- Time horizon - How long will the assets be invested? You may want to break this down into short-, medium-, and long-term horizons connected to the client's objectives.
- Tax considerations - Are there specific tax considerations or sensitivity that would be important to note?
Section 3 - Liquidity and Drawdown Rates: Clients in retirement or who are redistributing their wealth may require including in their IIPS a rate of withdrawal, also called the Retirement (or Withdrawal) Policy Statement. In addition, it's important for people of all ages to maintain cash for emergencies whenever possible.
- Liquidity needs - How much cash will the client keep as an emergency fund for short-term living expenses?
- Income needs - Does the client expect to withdraw from their investments for income for themselves and/or loved ones? If so, what is the estimated drawdown rate for income, and from which accounts? Certain individuals or obligations can be listed here.
- Redistribution rate - Does the client expect to redistribute their investments during their lifetime and at what rate? Which accounts will the income draw from? Where will the funds be redistributed? The last question may be answered in the Goals section. Certain communities, individuals, or organizations can be listed here.
Section 4 - Asset Allocation and Selection: Typically, this section includes investment options in three main categories: equities, fixed income, and cash. USSIF provides a helpful chart of community (also referred to as regenerative or direct) investment options by asset class.
- Asset allocation - How will the funds be invested in different asset classes? List a percentage breakdown within each class.
- Asset location - What are each of the accounts being managed? What are the account types? These can include retirement accounts, taxable accounts, and trusts.
- Is the client interested only in regenerative investments outside of public markets ("Wall Street") or a mix of both?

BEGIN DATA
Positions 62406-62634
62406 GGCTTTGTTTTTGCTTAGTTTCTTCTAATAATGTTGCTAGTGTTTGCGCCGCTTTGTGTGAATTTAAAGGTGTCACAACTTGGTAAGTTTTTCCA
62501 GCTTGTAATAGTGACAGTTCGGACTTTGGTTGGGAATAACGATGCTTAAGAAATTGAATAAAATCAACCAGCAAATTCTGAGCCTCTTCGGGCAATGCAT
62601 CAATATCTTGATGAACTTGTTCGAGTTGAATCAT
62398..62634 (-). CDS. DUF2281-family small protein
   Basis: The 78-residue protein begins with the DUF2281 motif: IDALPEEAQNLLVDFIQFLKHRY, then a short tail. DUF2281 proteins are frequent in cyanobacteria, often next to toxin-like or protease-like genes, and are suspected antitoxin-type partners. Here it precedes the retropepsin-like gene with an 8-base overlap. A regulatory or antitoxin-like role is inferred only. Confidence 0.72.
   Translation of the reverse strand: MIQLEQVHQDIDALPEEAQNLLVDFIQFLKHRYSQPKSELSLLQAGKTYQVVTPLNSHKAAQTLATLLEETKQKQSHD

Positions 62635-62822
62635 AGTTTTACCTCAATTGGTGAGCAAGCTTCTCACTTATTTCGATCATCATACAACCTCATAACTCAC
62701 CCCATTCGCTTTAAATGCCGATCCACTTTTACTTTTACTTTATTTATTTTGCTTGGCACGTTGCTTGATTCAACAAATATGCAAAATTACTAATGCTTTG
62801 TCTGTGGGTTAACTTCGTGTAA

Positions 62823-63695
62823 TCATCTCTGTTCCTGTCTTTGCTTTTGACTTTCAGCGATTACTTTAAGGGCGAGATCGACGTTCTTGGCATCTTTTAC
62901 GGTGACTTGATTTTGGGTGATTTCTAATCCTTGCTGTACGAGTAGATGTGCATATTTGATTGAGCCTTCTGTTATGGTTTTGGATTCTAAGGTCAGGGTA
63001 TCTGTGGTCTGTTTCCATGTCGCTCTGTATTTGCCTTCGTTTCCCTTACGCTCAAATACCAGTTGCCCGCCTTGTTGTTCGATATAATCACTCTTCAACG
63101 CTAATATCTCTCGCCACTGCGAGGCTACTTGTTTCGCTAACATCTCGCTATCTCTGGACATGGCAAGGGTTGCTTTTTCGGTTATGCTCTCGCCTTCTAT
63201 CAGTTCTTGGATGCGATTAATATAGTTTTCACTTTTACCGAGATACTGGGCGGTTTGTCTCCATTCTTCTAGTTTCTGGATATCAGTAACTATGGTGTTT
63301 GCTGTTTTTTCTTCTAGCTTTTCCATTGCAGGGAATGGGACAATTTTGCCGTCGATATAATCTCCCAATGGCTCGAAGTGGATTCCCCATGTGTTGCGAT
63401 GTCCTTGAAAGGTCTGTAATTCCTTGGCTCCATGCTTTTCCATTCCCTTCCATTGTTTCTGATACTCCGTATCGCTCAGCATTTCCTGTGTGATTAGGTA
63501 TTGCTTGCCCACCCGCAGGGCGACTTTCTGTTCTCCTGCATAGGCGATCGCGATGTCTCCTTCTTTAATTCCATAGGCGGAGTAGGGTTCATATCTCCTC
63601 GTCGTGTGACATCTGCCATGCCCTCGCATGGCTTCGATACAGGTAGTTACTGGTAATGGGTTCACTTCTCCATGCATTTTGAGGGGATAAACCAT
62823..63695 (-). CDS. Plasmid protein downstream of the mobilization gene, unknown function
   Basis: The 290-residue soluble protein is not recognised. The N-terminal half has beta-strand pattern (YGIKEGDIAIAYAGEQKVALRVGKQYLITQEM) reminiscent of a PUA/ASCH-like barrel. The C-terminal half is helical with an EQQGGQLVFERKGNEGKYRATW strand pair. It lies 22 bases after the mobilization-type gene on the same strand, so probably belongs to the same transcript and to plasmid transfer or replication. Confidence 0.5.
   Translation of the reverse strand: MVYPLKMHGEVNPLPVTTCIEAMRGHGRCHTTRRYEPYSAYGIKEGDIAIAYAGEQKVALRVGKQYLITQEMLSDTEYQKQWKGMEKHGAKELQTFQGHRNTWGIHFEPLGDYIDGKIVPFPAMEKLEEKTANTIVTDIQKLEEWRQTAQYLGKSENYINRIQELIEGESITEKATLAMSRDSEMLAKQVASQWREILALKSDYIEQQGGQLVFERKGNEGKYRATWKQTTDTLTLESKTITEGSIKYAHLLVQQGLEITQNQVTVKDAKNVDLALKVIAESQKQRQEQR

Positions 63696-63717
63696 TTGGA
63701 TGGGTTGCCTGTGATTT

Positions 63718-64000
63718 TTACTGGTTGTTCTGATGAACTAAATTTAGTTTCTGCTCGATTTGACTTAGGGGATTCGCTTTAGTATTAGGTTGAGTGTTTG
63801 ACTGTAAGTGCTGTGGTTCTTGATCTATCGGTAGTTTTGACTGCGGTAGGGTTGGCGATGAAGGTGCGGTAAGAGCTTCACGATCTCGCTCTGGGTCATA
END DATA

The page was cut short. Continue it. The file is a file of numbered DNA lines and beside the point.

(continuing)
- Are there specific types of entities the client would like to prioritize in their investments? (for example, worker-owned cooperatives, small/local businesses, community land trusts)
- What types of investment products may be incorporated into the portfolio? (Equities: mutual funds, index funds, exchange-traded funds, individual stocks, private investments in local businesses, and so on; fixed income: CDFI and community loan funds, bond funds, individual bonds or promissory notes, and so on.)
- Where will cash in the portfolio be held?
Section 5 - Roles And Responsibilities: This section outlines the expectations of both the advisor and investor for maintaining, monitoring, and updating the IIPS. Documenting these roles is important, and they depend highly on the processes of your firm. Commonly, the advisor is restricted to rebalancing assets, as well as investing new monthly deposits, dividends, and capital gains distributions, according to the target asset allocation. However, clients shifting their investments toward sustainable investing may want a different approach for additional investments, and you can outline those instructions in this section.
It can be a triumph to complete the IIPS, so be sure to celebrate with the client. At the end of the IIPS, leave a space for you as the advisor and the client to both sign.
Putting Sustainable Investing into Practice
For a client shifting toward sustainable investing, it could mean a lot of changes to their financial plan and current investments. The framework of an IIPS can support your conversations with clients and frame what they can expect from your services in an organized way. An IIPS aligns clients’ financial and impact goals for their assets, so you as their advisor can support them with a clear focus and purpose. In addition, the IIPS is always adaptable to fit how you and clients want to work together in support of their goals.
In my next column, I’ll explore how to help investors across income and wealth spectrums practice sustainable investing.
Phuong Luong, CFP, is an educator, financial planner, and investment strategist focused on economic justice and closing racial wealth divides. She is currently the investment strategist for Adasina Social Capital and the founder of Just Wealth, a virtual, solo, fee-only Registered Investment Advisor. She is also the online facilitator for the Boston University Financial Planning Program and a subject matter expert in ESG and regenerative investing. The views expressed in this article do not necessarily reflect the views of Morningstar.